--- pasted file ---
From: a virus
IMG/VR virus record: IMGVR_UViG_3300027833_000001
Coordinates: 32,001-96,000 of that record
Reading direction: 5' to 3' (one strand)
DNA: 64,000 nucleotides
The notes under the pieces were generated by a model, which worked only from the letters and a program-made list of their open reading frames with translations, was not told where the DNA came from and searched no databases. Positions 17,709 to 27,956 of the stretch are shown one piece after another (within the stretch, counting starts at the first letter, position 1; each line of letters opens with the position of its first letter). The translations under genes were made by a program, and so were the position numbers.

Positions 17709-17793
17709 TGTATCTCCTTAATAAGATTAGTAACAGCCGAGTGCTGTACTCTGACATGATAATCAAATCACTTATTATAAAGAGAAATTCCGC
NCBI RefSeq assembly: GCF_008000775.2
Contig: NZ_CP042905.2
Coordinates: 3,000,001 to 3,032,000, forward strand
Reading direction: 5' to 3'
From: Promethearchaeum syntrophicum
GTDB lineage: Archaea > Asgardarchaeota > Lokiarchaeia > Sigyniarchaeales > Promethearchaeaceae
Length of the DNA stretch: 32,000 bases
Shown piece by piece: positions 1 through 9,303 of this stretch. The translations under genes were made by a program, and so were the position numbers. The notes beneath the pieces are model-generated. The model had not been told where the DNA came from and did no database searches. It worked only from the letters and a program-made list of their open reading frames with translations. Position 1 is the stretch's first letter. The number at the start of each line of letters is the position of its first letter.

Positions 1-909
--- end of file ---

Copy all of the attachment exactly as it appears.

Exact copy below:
From: a virus
IMG/VR virus record: IMGVR_UViG_3300027833_000001
Coordinates: 32,001-96,000 of that record
Reading direction: 5' to 3' (one strand)
DNA: 64,000 nucleotides
The notes under the pieces were generated by a model, which worked only from the letters and a program-made list of their open reading frames with translations, was not told where the DNA came from and searched no databases. Positions 17,709 to 27,956 of the stretch are shown one piece after another (within the stretch, counting starts at the first letter, position 1; each line of letters opens with the position of its first letter). The translations under genes were made by a program, and so were the position numbers.

Positions 17709-17793
17709 TGTATCTCCTTAATAAGATTAGTAACAGCCGAGTGCTGTACTCTGACATGATAATCAAATCACTTATTATAAAGAGAAATTCCGC
NCBI RefSeq assembly: GCF_008000775.2
Contig: NZ_CP042905.2
Coordinates: 3,000,001 to 3,032,000, forward strand
Reading direction: 5' to 3'
From: Promethearchaeum syntrophicum
GTDB lineage: Archaea > Asgardarchaeota > Lokiarchaeia > Sigyniarchaeales > Promethearchaeaceae
Length of the DNA stretch: 32,000 bases
Shown piece by piece: positions 1 through 9,303 of this stretch. The translations under genes were made by a program, and so were the position numbers. The notes beneath the pieces are model-generated. The model had not been told where the DNA came from and did no database searches. It worked only from the letters and a program-made list of their open reading frames with translations. Position 1 is the stretch's first letter. The number at the start of each line of letters is the position of its first letter.

Positions 1-909